|I'm all smiles as I watch my dad|
accomplish something he didn't
think he would do: a 52:13 PR.
You see, each Bloomsday leading up to this one, I've started in the Second Seeding section, minimizing the hassle of weaving through countless other participants. My dad has always started in the yellow section, the group behind mine, because the qualifying times for men to race Second Seed have eluded him. As a result, we've run each Bloomsday apart, me racing at a slightly faster clip while he runs in an effort to catch me. He never does. Yet we always meet on the bridge at the finish and congratulate each other on another Bloomsday finish.
My dad is more than just a running partner. An accomplished cyclist in his college days, he inspired me to learn how to ride a bike. Not just the tricycle kind, but the road bike kind: the kind on which you go "fast". Living in Spokane has given him plenty of opportunity to teach me to love the hills. Much of his cycling in his youth happened in northern California, where hills abound with every turn. Therefore, he learned to love to climb, and it seemed only natural that he'd teach his daughter to do the same.
|We worked pretty hard at planning|
our wardrobe so as to clash--royally.
At least I could keep track of him up
ahead of me when he decided to kick
it into high gear after doomsday.
This year, he signed up to race with Avista in the Corporate Cup section, which placed him right up alongside me in Second Seed. I told him we'd start conservatively and save ourselves so that the last 2.5 miles after Bloomsday wouldn't feel like such a struggle. The first two miles flew by in a whirlwind of activity, music, and the random words spoken by Spokane onlookers. My favorite quote of the day I heard just as we ran out of downtown was, "People actually smell GOOD!" I could only imagine how we'd smell at the finish line.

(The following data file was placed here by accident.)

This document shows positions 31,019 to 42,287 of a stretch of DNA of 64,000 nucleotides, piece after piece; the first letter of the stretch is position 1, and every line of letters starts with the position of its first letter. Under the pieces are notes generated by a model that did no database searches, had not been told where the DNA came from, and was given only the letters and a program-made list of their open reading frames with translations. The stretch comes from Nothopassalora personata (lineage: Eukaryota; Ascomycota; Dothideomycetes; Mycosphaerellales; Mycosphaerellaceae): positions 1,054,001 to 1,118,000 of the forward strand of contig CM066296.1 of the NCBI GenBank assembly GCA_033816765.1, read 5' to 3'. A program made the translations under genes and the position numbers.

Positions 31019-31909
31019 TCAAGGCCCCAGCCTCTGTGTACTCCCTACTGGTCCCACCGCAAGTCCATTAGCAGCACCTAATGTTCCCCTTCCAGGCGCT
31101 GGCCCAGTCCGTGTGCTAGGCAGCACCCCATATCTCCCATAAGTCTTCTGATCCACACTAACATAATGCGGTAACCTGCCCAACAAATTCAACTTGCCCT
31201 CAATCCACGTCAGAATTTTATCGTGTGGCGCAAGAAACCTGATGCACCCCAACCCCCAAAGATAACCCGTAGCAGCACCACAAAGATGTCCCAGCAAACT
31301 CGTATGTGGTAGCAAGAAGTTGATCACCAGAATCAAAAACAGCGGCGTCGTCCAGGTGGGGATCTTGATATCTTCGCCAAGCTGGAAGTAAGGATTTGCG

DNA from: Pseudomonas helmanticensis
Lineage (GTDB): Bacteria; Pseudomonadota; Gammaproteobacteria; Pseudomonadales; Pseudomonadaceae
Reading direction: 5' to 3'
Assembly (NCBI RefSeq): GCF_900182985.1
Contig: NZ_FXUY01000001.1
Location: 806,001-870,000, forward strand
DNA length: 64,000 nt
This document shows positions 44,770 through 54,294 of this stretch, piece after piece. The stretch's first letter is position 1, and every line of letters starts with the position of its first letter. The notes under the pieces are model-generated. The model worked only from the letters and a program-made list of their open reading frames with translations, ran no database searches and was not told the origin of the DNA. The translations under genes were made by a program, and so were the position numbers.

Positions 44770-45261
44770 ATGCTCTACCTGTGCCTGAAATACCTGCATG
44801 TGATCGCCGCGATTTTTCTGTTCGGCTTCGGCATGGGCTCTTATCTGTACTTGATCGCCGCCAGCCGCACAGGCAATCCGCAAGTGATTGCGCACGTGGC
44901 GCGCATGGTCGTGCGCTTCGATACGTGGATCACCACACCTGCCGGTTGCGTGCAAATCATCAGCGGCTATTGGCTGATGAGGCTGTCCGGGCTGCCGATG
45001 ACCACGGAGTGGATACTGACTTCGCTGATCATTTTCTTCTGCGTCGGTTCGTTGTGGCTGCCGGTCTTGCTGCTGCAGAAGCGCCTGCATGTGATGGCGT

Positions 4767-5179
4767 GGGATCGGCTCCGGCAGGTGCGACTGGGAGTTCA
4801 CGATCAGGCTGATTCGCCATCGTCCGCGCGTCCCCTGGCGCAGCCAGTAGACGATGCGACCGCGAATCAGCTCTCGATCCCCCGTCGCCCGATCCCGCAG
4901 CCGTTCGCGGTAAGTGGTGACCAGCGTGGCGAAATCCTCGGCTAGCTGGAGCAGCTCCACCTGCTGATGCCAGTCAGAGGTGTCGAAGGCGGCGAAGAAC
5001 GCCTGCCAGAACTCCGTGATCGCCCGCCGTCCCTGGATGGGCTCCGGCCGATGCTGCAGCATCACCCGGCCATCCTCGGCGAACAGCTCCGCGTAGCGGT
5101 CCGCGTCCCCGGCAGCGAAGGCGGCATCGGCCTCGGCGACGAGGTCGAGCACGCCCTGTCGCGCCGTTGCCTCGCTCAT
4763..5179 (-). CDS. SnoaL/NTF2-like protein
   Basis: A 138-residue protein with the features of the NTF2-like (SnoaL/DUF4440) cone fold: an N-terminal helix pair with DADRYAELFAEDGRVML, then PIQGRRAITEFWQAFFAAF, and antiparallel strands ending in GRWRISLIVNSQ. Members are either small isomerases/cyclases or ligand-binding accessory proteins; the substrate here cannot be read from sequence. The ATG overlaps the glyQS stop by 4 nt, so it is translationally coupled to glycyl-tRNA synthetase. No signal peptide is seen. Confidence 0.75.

|My dad always pushes himself to the|
limit. Nearing the finish line proved
to be no exception.
The finish line in sight, I saw the clock time at 51:20. I told him to run and make it in before 52:30. He did--with a time of 52:13. He PR'd by a minute, besting a time he'd posted back in 2009. I couldn't have been happier to see me dad, who's struggled with his slowing pace as he's aged, finish so strong and be so humble about it days after. It was truly a blessing to have had the chance to race with him. What he didn't know is that despite my tired body, despite the fact that I am a faster runner, he pushed me to post a Bloomsday PR. Like I said, I still don't know who was supposedly pacing the other.